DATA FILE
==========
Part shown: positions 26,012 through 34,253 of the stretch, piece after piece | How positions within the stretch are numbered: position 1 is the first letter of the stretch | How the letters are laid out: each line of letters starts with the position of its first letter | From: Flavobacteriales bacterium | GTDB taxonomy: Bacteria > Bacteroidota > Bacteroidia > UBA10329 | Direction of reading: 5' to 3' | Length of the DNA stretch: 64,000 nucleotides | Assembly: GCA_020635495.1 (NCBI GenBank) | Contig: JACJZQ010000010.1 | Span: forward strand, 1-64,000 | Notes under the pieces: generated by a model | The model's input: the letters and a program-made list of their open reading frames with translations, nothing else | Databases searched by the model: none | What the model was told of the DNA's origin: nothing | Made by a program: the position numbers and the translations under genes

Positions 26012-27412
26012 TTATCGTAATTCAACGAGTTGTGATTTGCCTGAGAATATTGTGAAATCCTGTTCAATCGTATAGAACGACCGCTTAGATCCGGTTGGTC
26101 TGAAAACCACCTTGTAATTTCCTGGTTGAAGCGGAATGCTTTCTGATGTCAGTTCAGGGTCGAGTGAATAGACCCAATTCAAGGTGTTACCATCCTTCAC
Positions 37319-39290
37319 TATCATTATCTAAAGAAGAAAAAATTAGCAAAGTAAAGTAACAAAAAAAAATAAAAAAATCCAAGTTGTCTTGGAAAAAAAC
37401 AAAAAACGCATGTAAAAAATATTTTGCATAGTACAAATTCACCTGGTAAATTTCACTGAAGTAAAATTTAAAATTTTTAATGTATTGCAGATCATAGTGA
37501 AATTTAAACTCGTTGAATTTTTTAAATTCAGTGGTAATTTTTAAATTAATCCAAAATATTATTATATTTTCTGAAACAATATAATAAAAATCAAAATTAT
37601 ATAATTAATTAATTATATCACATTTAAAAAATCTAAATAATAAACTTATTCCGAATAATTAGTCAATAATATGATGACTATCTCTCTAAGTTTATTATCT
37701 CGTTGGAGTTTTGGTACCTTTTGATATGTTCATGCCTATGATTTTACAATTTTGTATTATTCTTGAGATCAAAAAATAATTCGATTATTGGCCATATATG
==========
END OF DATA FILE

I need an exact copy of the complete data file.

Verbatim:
Part shown: positions 26,012 through 34,253 of the stretch, piece after piece | How positions within the stretch are numbered: position 1 is the first letter of the stretch | How the letters are laid out: each line of letters starts with the position of its first letter | From: Flavobacteriales bacterium | GTDB taxonomy: Bacteria > Bacteroidota > Bacteroidia > UBA10329 | Direction of reading: 5' to 3' | Length of the DNA stretch: 64,000 nucleotides | Assembly: GCA_020635495.1 (NCBI GenBank) | Contig: JACJZQ010000010.1 | Span: forward strand, 1-64,000 | Notes under the pieces: generated by a model | The model's input: the letters and a program-made list of their open reading frames with translations, nothing else | Databases searched by the model: none | What the model was told of the DNA's origin: nothing | Made by a program: the position numbers and the translations under genes

Positions 26012-27412
26012 TTATCGTAATTCAACGAGTTGTGATTTGCCTGAGAATATTGTGAAATCCTGTTCAATCGTATAGAACGACCGCTTAGATCCGGTTGGTC
26101 TGAAAACCACCTTGTAATTTCCTGGTTGAAGCGGAATGCTTTCTGATGTCAGTTCAGGGTCGAGTGAATAGACCCAATTCAAGGTGTTACCATCCTTCAC
Positions 37319-39290
37319 TATCATTATCTAAAGAAGAAAAAATTAGCAAAGTAAAGTAACAAAAAAAAATAAAAAAATCCAAGTTGTCTTGGAAAAAAAC
37401 AAAAAACGCATGTAAAAAATATTTTGCATAGTACAAATTCACCTGGTAAATTTCACTGAAGTAAAATTTAAAATTTTTAATGTATTGCAGATCATAGTGA
37501 AATTTAAACTCGTTGAATTTTTTAAATTCAGTGGTAATTTTTAAATTAATCCAAAATATTATTATATTTTCTGAAACAATATAATAAAAATCAAAATTAT
37601 ATAATTAATTAATTATATCACATTTAAAAAATCTAAATAATAAACTTATTCCGAATAATTAGTCAATAATATGATGACTATCTCTCTAAGTTTATTATCT
37701 CGTTGGAGTTTTGGTACCTTTTGATATGTTCATGCCTATGATTTTACAATTTTGTATTATTCTTGAGATCAAAAAATAATTCGATTATTGGCCATATATG